Barnett's Magazine (Articles 2051)

Top Shelf Customs CFL

Story by Mark Barnett and photos courtesy of Top Shelf Customs Monday, 24 October 2005 Comments [ 0 ] Gallery [ 15 ]  | 
Brandin Clay, working out of Top Shelf Customs in Huntington Beach, California built up this 2005 West Coast Choppers CFL early this year and uses it as his daily rider and for weekend excursions.  Working about ten miles from Jesse James’ shop, I imagine he saved a lot on freight, picking up his frame, tin, oil tank, pipes, risers, air cleaner, and bars from the Monster Garage’s bike parts outlet.

Custom Shop Cycles "Overkill"

Story by Mark Barnett and photos courtesy of Custom Shop Cycles Monday, 24 October 2005 Comments [ 0 ] Gallery [ 207 ]  | 
What do you call a NOS injected, supercharged dresser with four TV’s, eight speakers, 1800 watts of power, a 300mm rear tire, and 200 mini LED lights that can flash, fade, strobe, or simply light up?  Easy, you call it “Overkill” and the fact that it comes with a matching customized Dodge pickup, a chopper, a mini chopper, and two trailers puts extra emphasis on that name.  Built by car customizing veteran John Wargo who has recently added custom bike building to his offerings under the name of Custom  Shop Cycles, this cruiser is one of the most outrageous dressers ever built.  The bike started out as a tired 1991 Police dresser with 56K miles purchased in parts.  The frame was lengthened four inches, raked out to 40 degrees and the swingarm widened six inches and lengthened five inches to handle the monster 300mm rear tire.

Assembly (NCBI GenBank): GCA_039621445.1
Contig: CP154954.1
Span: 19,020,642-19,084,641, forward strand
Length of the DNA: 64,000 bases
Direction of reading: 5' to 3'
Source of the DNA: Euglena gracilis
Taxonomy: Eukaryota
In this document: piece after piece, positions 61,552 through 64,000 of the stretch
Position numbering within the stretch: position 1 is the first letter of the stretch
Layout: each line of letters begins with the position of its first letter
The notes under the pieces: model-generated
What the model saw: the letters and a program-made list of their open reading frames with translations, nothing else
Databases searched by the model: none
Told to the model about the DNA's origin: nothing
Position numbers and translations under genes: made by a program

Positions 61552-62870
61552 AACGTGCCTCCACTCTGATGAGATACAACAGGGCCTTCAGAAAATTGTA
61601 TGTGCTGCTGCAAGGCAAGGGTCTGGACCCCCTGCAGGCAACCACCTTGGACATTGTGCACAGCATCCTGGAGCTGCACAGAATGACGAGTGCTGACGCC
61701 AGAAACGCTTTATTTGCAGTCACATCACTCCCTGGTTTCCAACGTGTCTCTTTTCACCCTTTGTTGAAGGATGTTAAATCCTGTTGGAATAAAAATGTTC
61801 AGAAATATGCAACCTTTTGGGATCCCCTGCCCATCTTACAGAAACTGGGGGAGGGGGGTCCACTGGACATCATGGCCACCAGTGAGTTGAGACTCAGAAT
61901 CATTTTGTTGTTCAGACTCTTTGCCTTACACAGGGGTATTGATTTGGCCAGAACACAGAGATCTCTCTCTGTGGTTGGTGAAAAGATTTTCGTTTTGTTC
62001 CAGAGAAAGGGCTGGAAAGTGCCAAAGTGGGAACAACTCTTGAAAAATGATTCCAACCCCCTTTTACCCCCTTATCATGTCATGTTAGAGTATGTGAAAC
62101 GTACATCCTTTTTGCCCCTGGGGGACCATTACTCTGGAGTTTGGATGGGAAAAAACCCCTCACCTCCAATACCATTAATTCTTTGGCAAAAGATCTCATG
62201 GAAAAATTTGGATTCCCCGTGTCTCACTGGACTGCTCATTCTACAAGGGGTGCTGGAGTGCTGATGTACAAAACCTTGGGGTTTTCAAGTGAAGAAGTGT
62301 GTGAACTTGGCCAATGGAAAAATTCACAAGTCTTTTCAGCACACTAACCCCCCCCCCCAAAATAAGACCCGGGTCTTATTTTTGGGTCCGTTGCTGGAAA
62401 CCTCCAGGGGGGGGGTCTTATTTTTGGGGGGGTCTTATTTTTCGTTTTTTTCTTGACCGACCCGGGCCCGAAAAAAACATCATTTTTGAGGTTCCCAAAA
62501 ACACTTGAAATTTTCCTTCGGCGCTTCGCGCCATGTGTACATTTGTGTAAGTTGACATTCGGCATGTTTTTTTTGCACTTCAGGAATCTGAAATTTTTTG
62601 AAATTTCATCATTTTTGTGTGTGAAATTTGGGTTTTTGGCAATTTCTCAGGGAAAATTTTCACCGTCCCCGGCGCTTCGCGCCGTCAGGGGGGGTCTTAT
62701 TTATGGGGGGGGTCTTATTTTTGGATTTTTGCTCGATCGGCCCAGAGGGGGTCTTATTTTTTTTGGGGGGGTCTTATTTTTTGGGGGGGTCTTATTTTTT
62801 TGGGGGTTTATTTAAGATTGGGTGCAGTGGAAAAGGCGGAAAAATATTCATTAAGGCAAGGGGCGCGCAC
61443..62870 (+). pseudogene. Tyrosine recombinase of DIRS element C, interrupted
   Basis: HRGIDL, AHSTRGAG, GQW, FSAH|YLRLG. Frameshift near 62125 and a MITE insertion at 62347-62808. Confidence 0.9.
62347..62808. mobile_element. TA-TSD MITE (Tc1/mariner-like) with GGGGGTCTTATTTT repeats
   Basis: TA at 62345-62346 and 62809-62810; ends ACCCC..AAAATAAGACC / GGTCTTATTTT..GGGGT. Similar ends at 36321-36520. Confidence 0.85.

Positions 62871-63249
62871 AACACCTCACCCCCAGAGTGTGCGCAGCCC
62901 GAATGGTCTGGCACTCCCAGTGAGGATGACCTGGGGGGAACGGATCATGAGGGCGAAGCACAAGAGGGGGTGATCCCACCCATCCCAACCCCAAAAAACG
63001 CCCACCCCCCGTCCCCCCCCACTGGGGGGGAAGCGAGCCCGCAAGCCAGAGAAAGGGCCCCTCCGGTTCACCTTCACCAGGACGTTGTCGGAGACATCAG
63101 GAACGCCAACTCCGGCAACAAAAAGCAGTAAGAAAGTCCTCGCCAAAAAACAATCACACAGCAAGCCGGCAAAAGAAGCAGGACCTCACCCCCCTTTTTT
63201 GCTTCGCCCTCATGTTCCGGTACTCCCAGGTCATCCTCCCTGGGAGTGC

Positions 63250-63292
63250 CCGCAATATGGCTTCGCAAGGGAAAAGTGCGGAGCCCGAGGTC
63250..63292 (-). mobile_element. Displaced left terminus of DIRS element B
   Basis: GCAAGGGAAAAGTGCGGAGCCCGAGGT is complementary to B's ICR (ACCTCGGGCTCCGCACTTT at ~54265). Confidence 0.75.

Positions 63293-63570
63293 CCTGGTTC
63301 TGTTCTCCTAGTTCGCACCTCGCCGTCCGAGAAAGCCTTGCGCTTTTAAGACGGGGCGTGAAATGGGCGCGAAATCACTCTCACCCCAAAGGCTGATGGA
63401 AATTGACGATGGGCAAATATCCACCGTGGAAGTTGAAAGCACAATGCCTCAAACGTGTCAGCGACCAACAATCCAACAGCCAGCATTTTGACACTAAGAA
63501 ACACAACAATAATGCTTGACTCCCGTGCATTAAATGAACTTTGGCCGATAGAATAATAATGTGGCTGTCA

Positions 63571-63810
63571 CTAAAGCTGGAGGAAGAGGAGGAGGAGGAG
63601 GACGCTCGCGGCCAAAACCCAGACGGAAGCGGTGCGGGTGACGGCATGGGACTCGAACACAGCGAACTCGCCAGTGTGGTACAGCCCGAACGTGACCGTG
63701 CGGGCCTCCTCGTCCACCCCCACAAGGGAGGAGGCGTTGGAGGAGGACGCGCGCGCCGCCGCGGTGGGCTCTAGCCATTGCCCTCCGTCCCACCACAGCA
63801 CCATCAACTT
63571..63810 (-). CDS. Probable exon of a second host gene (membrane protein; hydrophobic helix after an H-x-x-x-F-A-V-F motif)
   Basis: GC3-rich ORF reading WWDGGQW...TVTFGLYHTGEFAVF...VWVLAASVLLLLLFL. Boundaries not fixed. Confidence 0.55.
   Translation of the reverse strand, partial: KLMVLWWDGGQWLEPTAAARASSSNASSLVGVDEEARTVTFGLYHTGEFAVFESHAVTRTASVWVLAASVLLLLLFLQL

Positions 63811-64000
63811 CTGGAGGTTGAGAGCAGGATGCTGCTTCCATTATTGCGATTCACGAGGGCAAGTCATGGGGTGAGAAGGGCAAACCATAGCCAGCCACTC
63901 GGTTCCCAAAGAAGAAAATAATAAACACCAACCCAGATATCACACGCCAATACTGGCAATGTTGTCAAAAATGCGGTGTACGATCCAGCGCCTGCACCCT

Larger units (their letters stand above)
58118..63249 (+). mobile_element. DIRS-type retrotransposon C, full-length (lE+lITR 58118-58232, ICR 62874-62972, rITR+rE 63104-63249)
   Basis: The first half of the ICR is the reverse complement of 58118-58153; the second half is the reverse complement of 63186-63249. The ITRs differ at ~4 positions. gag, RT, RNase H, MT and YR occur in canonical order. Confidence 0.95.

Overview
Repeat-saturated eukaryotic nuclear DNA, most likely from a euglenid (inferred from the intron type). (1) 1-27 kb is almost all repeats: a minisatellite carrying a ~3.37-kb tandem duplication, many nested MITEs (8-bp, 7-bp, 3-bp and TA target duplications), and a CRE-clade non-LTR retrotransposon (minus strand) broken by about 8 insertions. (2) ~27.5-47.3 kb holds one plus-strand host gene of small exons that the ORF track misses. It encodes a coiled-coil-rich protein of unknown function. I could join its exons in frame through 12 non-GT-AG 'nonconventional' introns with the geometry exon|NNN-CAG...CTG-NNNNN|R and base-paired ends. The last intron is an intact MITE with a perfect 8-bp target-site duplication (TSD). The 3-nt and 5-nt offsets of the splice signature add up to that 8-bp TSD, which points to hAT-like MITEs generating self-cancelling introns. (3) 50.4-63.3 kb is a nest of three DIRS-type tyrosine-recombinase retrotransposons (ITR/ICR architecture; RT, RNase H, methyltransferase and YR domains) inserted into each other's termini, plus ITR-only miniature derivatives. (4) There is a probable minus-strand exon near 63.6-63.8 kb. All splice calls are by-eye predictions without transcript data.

Cruces Chopper's Insane

Story by Mark Barnett and photos by Ismael Studio Monday, 24 October 2005 Comments [ 0 ] Gallery [ 99 ]  | 
We ran a red Redneck from Cruces Choppers in our magazine about a year ago.  Ed Denzler, owner of Cruces Choppers, was cruising that bike back from Sturgis when he was chased down by Justin Estes, owner of the Las Cruces Gold’s Gyms.  Justin said that he wanted one more or less like it and arranged to meet Ed after the rally to go over the details.  Unlike many people who say they want one and don’t show up, Justin showed up on schedule with his deposit.  They decided on an 8” up, 4” out Redneck Enginuity “Getting High” frame as the foundation with a pavement pounding 124” motor.  A Tribal theme was to be worked into the bike wherever possible.  Five months later, the finished product roared out of Ed’s store for a test run and photo shoot for this magazine.

TC Customs Envy

Story by Buck Manning and photos by Wayne Steele Monday, 24 October 2005 Comments [ 0 ] Gallery [ 53 ]  |